On the anniversary of the battle of Lewes, news of a new play that explores the causes of the battle and we launch our 2015 conference website…
750 years ago today, the enigmatic Simon de Montfort won his greatest victory against Henry III: defeating the King at the Battle of Lewes and taking him and his heir Edward captive. To mark the anniversary a new play, ‘Montfort’s March’, is being performed on the Sussex Downs. Performers and the audience take the route of de Montfort’s army the night before the battle, exploring the causes of the rebellion.
The triumphant Song of Lewes written after the battle did not downplay its significance, nor that of de Montfort: ‘the faith and fidelity of Simon alone is become the security of peace of all England’. But both then and ever since, de Montfort has been difficult to understand: the so-called ‘father of English democracy’ who rebelled to settle his own family’s grievances; the cosmopolitan, French-born earl who fought for Englishmen against ‘alien’ nobles.
The origins of the Battle of Lewes lie in the discontent about Henry III’s foreign favourites and his expansionist plans overseas. In 1258 a group of barons, de Montfort among them, marched to the King and demanded reform. The subsequent ‘Provisions of Oxford’ were truly radical. The country was to be governed by a council chosen partly by the King and partly by the barons, parliaments were to be held regularly, and grievances against royal and baronial officials throughout the country addressed.
Although Henry initially agreed to the Provisions, he went back on the agreement and the following years were marked by civil war. Simon de Montfort emerged as the rebel leader. His own motives for rebellion were complicated. Many now argue that his initial involvement was caused by his own grievances against Henry, in particular securing a dowry for his wife Eleanor (the King’s sister), and lands for his family. But de Montfort seems to have had a genuine commitment to political reform, demonstrated in his unusual summons of burgesses to represent towns and cities in the Parliament he called for 1265.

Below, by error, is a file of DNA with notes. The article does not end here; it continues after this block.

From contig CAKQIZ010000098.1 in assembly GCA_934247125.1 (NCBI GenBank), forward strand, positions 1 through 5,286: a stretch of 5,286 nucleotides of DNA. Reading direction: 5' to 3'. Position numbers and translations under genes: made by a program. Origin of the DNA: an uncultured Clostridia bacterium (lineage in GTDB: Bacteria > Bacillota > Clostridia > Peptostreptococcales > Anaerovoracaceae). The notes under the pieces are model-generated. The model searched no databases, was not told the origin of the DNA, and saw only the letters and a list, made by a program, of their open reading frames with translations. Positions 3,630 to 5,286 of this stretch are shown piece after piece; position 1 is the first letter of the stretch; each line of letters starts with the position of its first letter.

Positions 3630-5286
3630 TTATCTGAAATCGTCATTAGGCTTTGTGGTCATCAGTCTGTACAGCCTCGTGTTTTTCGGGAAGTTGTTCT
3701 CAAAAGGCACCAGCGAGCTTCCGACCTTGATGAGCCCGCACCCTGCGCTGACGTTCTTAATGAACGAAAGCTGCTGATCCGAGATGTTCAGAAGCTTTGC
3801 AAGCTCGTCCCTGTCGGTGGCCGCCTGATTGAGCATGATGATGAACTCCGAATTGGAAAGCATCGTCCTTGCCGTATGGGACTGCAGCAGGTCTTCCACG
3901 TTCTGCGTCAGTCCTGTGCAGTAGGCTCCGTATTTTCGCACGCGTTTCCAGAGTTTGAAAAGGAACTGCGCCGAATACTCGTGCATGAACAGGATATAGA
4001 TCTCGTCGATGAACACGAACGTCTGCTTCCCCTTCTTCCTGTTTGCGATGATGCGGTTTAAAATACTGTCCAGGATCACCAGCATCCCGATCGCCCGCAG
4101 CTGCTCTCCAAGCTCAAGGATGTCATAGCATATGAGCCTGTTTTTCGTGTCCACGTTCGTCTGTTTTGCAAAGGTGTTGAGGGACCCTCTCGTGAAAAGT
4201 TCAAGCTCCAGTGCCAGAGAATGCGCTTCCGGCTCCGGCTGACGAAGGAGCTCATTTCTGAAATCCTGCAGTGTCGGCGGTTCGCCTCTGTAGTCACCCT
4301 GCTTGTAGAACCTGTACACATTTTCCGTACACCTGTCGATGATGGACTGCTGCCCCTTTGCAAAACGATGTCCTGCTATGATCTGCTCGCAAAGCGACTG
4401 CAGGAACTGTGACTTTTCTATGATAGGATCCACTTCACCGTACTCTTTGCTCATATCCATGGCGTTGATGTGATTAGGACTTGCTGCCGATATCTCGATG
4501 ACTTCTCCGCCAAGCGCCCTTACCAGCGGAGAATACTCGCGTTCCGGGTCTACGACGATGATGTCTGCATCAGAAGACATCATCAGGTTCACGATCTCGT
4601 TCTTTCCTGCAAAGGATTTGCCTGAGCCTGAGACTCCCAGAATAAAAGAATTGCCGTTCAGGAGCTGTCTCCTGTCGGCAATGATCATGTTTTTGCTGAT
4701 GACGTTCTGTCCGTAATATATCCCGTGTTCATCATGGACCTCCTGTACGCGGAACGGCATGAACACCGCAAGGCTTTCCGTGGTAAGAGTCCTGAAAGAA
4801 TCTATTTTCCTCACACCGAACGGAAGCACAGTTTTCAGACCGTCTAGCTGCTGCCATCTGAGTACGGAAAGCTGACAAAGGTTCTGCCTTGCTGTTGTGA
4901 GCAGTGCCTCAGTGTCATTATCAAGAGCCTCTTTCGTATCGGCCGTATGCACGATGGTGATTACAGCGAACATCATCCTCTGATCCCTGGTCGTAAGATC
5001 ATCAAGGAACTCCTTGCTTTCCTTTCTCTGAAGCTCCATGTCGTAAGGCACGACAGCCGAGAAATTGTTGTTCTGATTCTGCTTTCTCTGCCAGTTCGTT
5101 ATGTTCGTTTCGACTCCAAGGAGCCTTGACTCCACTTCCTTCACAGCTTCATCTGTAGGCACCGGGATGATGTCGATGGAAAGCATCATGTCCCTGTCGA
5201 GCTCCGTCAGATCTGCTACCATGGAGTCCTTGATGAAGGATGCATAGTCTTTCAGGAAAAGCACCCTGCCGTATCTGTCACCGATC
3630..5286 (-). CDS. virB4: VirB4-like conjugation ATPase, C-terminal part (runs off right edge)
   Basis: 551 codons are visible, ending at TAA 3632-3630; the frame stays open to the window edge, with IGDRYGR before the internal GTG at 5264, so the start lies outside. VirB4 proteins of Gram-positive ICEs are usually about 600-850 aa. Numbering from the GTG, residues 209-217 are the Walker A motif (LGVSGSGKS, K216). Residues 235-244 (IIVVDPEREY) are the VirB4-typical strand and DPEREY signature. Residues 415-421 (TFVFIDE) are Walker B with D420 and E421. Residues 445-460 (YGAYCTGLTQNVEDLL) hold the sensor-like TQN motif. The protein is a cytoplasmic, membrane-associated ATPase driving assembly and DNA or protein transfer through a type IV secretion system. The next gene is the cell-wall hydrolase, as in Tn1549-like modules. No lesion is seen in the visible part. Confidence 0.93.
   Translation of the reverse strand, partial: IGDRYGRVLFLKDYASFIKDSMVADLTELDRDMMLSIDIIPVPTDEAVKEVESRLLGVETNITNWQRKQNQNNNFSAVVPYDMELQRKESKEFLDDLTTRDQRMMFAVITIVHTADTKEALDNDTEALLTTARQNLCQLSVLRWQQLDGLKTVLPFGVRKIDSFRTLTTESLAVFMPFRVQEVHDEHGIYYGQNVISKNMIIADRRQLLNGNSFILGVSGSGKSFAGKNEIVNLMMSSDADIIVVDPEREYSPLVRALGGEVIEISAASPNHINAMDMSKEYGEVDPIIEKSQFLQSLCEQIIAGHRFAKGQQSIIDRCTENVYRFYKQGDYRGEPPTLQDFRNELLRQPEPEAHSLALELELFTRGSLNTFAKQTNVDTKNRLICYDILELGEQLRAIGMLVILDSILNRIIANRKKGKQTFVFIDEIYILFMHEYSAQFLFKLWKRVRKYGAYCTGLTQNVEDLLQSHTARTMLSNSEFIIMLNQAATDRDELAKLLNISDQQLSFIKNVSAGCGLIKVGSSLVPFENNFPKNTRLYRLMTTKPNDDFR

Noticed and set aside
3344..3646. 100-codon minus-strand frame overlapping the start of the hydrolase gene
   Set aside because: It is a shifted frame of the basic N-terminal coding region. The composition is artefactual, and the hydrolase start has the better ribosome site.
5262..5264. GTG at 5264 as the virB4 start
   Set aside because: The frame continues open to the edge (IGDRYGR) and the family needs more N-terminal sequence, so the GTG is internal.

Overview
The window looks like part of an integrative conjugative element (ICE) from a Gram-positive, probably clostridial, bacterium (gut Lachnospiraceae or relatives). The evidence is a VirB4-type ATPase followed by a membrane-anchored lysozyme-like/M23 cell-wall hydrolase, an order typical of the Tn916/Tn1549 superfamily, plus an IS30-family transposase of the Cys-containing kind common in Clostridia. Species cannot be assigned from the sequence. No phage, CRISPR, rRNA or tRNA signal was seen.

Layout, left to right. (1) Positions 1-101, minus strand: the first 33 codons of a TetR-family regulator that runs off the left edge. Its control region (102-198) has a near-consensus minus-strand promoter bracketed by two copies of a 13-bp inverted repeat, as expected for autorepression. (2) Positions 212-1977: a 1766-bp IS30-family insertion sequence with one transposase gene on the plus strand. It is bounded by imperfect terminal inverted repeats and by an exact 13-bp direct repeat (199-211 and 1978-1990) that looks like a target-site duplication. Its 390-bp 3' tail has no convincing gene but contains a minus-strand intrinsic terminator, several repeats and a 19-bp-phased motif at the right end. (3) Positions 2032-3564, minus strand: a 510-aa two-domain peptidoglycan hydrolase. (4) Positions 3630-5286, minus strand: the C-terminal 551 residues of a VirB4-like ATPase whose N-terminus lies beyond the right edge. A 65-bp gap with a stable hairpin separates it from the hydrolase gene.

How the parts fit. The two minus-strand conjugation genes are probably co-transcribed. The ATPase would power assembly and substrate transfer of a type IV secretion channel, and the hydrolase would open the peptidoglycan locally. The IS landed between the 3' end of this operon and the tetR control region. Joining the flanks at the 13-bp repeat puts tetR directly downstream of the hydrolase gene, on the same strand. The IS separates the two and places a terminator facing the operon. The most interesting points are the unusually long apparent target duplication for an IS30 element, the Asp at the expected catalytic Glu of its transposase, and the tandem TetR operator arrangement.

At the Battle of Lewes his army fought in the white cross of crusade. Taking up his commanding position on the Downs by cover of night, his army initially suffered heavy losses at the hands of Lord Edward, the future King ‘Longshanks’. But Edward’s men left the battle, leaving his father’s forces to be cut to pieces. Henry himself had two horses killed from under him. Edward and Henry were forced to flee to Lewes priory and to accept de Montfort’s terms.
His rule did not last. Just a year later his army was massacred and he was killed, his body mutilated, at the Battle of Evesham. Yet he had a lasting impact on English politics. The future Edward I chose to call frequent Parliaments. The political nation became broader, with minor knights and gentry increasingly included in government. No-one would now call the 1265 parliament the start of democracy, but burgesses were summoned to more and more Parliaments. By the 14th century they had become an indispensable feature of English government in the House of Commons.
Next year is the 750th anniversary of the 1265 parliament, as well as the 800th anniversary of Magna Carta. To mark these anniversaries we will be hosting the annual conference of the International Commission for the History of Representative and Parliamentary Institutions (ICHRPI) with the help of UK Parliament, King’s College, London and Royal Holloway, University of London. The conference, ‘Making Constitutions, Building Parliaments: Constructing representative institutions 1000-2000’ will explore the initiation and development of political institutions from the early Middle Ages onwards, and consider the significance of foundational documents and major events in their subsequent history. Today we launch the conference’s website which includes more information on themes, speakers, and how to attend. We’ll update this regularly over the next year, so keep watching for further information.
For more on ‘Making Constitutions, Building Parliaments’ conference, visit the new website.
You can still catch ‘Montfort’s March’ on the South Downs until 18 May. For more, see The Company’s website.
Further reading: David Carpenter, ‘The Struggle for Mastery: The Penguin History of Britain, 1066-1284’ (2003); J.R. Maddicott, ‘Simon De Montfort’ (1994).
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